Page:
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The comprehensive gazetteer and bibliography of the medieval castles, fortifications and palaces of England, Wales, the Islands.
 
 
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Coldbridge Castle

Also known as, or recorded in historical documents as;
Colbridge; Colebridge; Colwebrigge; Boghton Malherbe

In the civil parish of Boughton Malherbe.
In the historic county of Kent.
Modern Authority of Kent.
1974 county of Kent.
Medieval County of Kent.

OS Map Grid Reference: TQ88524788
Latitude 51.19903° Longitude 0.69696°

Coldbridge Castle has been described as a probable Fortified Manor House.

There are earthwork remains.

This site is a scheduled monument protected by law.
This is a Grade 2 listed building protected by law*.

Description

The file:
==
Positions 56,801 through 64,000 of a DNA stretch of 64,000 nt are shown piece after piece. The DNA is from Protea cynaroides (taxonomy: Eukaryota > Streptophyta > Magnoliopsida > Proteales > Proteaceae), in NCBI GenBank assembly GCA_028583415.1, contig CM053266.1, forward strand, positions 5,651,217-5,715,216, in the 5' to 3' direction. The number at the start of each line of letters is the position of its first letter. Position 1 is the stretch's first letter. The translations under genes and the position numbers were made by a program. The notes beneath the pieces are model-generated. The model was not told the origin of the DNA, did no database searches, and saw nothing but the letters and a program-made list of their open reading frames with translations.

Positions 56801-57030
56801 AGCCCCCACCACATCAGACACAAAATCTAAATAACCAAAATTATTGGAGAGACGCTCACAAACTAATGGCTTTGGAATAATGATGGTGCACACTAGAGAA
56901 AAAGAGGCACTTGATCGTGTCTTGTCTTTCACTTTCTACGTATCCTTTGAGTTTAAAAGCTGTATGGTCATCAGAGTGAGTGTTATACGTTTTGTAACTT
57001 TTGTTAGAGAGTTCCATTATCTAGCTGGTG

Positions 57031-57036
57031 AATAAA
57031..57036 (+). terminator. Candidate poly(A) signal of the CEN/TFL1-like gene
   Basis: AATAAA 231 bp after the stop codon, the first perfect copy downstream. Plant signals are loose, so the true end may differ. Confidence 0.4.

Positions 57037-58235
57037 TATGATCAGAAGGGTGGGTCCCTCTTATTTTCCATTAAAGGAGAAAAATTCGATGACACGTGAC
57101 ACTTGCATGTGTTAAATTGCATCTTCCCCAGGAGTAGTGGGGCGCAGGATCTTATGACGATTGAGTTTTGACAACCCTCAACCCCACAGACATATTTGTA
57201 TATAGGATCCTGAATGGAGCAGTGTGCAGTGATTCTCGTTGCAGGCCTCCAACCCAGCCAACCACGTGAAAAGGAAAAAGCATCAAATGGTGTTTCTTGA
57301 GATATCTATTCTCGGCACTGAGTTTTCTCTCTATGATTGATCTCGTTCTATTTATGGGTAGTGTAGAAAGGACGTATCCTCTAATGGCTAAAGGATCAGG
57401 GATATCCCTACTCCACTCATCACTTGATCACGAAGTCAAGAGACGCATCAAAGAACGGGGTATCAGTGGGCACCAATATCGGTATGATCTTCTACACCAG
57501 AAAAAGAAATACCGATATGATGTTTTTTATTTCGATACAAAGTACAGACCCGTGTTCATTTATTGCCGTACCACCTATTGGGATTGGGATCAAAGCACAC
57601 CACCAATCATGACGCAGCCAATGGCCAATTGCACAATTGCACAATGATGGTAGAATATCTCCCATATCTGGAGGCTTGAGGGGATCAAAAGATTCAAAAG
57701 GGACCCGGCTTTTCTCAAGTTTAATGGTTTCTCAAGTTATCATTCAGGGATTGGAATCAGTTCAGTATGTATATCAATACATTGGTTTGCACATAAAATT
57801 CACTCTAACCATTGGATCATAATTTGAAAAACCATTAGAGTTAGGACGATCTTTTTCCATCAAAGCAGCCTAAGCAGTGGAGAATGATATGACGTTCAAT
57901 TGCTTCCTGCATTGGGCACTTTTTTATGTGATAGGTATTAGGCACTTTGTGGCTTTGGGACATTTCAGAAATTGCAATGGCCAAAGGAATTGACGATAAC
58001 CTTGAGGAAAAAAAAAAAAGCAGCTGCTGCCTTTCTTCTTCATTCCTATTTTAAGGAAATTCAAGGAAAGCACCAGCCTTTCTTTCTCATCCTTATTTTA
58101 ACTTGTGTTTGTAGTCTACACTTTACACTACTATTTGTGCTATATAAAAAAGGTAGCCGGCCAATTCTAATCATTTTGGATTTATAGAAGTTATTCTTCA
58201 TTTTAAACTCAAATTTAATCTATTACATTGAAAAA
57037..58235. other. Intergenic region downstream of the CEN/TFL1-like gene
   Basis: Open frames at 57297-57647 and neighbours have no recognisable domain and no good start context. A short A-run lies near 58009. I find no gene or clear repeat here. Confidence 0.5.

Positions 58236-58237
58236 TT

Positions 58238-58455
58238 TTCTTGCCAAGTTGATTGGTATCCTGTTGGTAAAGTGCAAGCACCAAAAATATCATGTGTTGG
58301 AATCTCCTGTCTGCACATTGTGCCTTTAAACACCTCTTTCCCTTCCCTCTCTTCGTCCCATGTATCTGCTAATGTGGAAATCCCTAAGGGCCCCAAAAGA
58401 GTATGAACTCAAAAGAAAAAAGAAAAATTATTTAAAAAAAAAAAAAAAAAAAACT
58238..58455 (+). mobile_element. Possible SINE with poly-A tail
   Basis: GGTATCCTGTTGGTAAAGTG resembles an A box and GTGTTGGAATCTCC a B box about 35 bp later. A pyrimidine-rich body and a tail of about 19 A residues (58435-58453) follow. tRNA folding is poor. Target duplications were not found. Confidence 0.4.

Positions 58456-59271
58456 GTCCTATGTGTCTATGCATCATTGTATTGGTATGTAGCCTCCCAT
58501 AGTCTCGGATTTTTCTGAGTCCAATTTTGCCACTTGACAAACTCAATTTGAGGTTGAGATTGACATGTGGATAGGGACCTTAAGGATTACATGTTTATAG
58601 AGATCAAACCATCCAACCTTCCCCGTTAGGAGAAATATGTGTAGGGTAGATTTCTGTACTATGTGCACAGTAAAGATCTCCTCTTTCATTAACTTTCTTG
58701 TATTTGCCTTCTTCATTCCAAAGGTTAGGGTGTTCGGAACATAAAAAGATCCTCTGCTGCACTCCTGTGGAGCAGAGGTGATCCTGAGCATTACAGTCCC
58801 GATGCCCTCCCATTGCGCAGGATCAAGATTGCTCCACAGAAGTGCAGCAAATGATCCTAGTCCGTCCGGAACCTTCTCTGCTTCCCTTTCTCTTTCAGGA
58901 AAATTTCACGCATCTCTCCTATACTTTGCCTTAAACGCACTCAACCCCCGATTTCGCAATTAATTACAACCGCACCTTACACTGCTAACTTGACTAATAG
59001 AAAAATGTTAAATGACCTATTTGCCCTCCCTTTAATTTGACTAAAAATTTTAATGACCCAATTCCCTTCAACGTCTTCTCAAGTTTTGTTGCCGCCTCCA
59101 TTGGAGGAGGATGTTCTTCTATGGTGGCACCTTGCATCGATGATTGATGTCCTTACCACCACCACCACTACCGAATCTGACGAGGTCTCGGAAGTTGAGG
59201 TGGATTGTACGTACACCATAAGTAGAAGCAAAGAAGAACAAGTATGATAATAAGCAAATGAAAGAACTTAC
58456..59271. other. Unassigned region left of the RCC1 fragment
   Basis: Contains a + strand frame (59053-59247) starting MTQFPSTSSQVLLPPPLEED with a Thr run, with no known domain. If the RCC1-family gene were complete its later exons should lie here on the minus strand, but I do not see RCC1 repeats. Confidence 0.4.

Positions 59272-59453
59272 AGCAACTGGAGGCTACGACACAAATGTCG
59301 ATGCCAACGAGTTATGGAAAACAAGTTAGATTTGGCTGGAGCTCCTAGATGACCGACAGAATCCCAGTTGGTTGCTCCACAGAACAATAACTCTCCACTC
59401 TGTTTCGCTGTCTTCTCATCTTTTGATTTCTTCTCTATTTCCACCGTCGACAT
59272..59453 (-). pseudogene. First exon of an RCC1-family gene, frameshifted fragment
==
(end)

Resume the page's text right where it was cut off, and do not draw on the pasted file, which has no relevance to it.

The excellent preservation of the monument at Coldbridge Farm allows the diversity and complexity of fortified manor sites to be appreciated. Much of the original extent of the earthworks survives and the foundations of the original "castle" buildings on the island are reported to survive in the garden of the present house. The inner moat, although scoured on the west side, remains intact to the north and south and its wetness makes the survival of evidence of the climate and economy of the manor a strong likelihood. The associated paddock boundary is a rare survivor of a common form of livestock husbandry. Beneath the earthworks the original ground surface is likely to survive, further enhancing the archaeological potential. Coldbridge Farm moated site is one of the most complete examples of a fortified manor house in the South-East. The main part of the site includes a complete inner moat with its original causeway, a retaining bank on the north side outside the inner moat, a large fishpond and a partial circuit of outer moat. In addition there is a length of paddock boundary to the south which is associated with the use of the moated manor. Moated sites are usually seen as the prestigious residences of the Lords of the Manor. The moat marked the high status of the occupier but also served to deter casual raiders and wild animals. Coldbridge is an example of a moated site with a strongly defensive function too. Most moats were constructed between 1250 and 1350, but the example at Coldbridge is likely to have been founded in the earlier 13th century as "Colebridge Manor" is mentioned during the rein of Henry III. The fishpond within the bounds of the outer moat provided fish for the table, another sign of high status, while the paddock afforded security to the animals kept there. The outer moat was never a complete wet circuit, the land rising significantly to the south-east and the outer boundary of the moated site here being marked by a slight bank and ditch. (Scheduling Report)